2016-06-18

The bitter taste of Apple

I'm old enough to remember entirely command-prompt computing on DOS and UNIX systems. Then along came the XEROX/PARC work on GUIs. I remember seeing "GEM" running on an old BBC and could instantly see the enormous potential.

When our lab got its first Macintosh 128K, I was blown away. As things worked out, I next got a new job in an entirely UNIX workstation environment. Powerful machines (at the time) but the SUN GUI was primitive compared with what the Mac had to offer & we had shelves of manuals 5m long whereas the Mac offered an intuitive interface that required no manuals.

We then moved to PCs running Windows 95 (or "Mac 89" as people joked).

Thereafter, PCs (usually at least) got better and better and easier to use with each new O/S and I always naively assumed the same was happening at Apple. Certainly the Apple hardware got better and better.

Then last Christmas my wife needed a new phone and laptop and decided to go for a 4s and a MacBook Air. I assumed – as a computer programmer with nearly 30 years’ experience and fond memories of how easy to use Apple Macs used to be – I’d find it child’s play to help her. How wrong I was. I quickly discovered that Apple had apparently spent the past 27 years making their interfaces as counter-intuitive as possible and hiding as much basic functionality away from the user as possible.

Whereas, in the old days, a UNIX or DOS user required all sorts of arcane knowledge to perform basic computing functions, it is now the Mac user who has to learn all the secret tricks.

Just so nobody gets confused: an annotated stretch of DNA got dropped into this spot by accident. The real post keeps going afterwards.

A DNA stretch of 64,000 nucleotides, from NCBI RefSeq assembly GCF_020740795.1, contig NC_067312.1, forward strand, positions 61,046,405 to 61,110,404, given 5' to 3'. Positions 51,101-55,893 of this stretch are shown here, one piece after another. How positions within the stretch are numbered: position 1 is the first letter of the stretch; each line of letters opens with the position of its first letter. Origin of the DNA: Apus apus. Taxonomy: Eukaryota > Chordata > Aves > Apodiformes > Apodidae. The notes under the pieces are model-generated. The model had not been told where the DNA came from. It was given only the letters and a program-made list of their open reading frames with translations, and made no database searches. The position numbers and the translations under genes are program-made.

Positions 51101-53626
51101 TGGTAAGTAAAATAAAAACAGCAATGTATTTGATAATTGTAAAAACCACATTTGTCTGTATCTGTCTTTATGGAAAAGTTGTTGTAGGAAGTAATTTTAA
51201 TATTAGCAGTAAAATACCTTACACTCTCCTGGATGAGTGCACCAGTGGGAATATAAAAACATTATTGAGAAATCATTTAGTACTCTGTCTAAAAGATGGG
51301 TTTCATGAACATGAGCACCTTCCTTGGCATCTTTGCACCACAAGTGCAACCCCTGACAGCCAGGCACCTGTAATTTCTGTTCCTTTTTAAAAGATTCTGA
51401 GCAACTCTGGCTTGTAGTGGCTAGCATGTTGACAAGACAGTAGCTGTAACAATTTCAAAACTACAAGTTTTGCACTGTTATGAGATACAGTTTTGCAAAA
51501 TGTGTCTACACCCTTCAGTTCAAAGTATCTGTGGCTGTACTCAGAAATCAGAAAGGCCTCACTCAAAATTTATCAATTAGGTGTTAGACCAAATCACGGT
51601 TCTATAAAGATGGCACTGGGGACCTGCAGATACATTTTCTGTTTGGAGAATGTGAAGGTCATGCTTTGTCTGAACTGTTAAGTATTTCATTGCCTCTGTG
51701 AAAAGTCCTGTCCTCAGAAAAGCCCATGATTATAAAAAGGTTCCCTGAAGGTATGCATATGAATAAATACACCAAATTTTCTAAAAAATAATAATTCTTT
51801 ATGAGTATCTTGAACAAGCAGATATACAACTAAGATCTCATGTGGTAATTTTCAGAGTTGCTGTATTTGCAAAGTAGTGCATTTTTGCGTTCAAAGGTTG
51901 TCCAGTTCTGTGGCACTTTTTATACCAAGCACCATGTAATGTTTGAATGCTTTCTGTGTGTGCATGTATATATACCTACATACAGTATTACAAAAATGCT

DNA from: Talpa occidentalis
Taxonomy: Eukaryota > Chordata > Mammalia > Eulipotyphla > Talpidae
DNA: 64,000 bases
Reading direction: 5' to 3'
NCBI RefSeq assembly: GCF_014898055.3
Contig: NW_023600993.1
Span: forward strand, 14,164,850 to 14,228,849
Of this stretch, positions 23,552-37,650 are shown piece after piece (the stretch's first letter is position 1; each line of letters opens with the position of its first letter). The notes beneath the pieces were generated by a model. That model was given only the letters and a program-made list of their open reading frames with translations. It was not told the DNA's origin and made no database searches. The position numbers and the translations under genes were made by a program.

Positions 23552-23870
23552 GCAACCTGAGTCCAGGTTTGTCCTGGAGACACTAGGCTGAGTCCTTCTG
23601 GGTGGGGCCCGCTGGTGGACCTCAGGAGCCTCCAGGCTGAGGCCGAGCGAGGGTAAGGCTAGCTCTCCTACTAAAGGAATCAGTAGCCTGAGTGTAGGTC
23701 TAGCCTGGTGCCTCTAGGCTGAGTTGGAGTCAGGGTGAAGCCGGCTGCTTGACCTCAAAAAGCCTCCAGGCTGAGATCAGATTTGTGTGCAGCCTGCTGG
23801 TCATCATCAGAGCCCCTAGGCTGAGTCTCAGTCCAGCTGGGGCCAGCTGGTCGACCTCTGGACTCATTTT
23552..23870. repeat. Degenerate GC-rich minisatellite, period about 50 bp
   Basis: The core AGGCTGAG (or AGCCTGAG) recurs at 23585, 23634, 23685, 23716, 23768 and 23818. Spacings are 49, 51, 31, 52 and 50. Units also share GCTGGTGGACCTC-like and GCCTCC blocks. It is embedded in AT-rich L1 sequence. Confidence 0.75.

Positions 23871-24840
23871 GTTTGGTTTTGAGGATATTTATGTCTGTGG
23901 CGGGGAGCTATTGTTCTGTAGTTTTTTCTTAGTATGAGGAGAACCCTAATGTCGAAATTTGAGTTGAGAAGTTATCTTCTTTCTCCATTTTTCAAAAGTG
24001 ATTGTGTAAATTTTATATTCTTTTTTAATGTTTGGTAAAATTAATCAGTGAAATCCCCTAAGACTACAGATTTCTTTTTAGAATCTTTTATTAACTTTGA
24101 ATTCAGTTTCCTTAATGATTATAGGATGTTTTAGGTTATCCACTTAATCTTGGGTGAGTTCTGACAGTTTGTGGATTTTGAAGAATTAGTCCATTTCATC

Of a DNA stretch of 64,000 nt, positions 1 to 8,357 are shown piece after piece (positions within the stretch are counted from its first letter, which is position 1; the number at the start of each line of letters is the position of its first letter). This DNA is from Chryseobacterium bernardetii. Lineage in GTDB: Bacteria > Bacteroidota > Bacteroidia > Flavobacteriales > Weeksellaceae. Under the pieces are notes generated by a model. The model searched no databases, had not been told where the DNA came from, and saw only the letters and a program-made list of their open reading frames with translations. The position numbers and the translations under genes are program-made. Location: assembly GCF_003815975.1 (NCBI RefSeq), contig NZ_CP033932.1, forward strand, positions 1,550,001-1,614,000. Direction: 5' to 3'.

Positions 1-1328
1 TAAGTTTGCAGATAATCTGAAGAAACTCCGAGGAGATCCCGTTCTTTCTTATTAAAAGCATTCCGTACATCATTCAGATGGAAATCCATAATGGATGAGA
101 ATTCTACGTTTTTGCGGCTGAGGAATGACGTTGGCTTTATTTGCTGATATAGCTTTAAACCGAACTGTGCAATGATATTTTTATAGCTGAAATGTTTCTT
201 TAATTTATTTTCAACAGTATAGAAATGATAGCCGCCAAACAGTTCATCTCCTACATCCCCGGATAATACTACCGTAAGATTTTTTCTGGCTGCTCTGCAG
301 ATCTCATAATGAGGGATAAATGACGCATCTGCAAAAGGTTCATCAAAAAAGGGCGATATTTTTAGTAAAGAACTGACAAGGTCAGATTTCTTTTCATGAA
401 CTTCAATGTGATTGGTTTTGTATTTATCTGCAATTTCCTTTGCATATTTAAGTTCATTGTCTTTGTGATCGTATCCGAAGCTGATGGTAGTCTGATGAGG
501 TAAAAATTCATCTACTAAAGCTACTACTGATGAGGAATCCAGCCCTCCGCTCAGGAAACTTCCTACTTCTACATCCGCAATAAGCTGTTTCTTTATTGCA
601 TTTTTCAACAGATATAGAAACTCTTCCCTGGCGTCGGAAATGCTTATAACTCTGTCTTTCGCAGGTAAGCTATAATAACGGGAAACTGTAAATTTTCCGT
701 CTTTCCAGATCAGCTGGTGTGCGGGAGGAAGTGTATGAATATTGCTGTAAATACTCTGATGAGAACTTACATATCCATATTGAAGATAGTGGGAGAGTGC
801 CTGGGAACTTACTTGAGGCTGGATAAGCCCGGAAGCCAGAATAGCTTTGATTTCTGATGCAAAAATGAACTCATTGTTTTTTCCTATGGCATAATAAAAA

It begins when you full-size your first window and the resize, minimize, and close buttons disappear from the screen (one of many situations where the user is led into a cul-de-sac from which there is no obvious escape or way back). You try to scroll, and again you need to know a secret trick. You try in vain to accept predictive text suggestion on the phone until, once again, you are let in on the secret – using the space key (why didn’t I think of that?). Right clicking, deleting forwards – things which are entirely obvious on the PC – require esoteric actions on the Mac which have to be discovered and learned.

I could go on and on …. but let me jump to the very worst aspect of the Mac …..

The DOS and UNIX operating systems were built on the idea of a file tree. A highly intuitive metaphor for what actually goes on on a computer disc – which isn’t really organized at all like a tree. Because the idea of a file/folder tree is so intuitive, it was (conceptually at least) easy to navigate files and folders - even in the days when all we had was a command prompt.